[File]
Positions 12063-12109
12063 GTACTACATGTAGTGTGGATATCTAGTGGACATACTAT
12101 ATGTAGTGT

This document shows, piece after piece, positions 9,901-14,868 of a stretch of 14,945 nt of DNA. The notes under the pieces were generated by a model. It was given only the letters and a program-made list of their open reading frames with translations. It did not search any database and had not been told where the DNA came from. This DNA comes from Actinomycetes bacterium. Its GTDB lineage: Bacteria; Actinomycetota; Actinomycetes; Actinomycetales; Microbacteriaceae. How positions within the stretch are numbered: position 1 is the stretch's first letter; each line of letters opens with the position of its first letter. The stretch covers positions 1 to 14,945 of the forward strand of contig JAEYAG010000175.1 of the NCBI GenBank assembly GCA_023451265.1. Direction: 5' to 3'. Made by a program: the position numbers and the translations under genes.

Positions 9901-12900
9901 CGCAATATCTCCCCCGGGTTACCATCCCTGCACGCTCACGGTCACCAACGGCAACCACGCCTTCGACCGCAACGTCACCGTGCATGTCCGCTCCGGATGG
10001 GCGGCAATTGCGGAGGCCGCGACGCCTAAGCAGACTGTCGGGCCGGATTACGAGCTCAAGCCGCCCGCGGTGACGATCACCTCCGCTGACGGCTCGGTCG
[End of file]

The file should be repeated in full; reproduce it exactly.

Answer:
Positions 12063-12109
12063 GTACTACATGTAGTGTGGATATCTAGTGGACATACTAT
12101 ATGTAGTGT

This document shows, piece after piece, positions 9,901-14,868 of a stretch of 14,945 nt of DNA. The notes under the pieces were generated by a model. It was given only the letters and a program-made list of their open reading frames with translations. It did not search any database and had not been told where the DNA came from. This DNA comes from Actinomycetes bacterium. Its GTDB lineage: Bacteria; Actinomycetota; Actinomycetes; Actinomycetales; Microbacteriaceae. How positions within the stretch are numbered: position 1 is the stretch's first letter; each line of letters opens with the position of its first letter. The stretch covers positions 1 to 14,945 of the forward strand of contig JAEYAG010000175.1 of the NCBI GenBank assembly GCA_023451265.1. Direction: 5' to 3'. Made by a program: the position numbers and the translations under genes.

Positions 9901-12900
9901 CGCAATATCTCCCCCGGGTTACCATCCCTGCACGCTCACGGTCACCAACGGCAACCACGCCTTCGACCGCAACGTCACCGTGCATGTCCGCTCCGGATGG
10001 GCGGCAATTGCGGAGGCCGCGACGCCTAAGCAGACTGTCGGGCCGGATTACGAGCTCAAGCCGCCCGCGGTGACGATCACCTCCGCTGACGGCTCGGTCG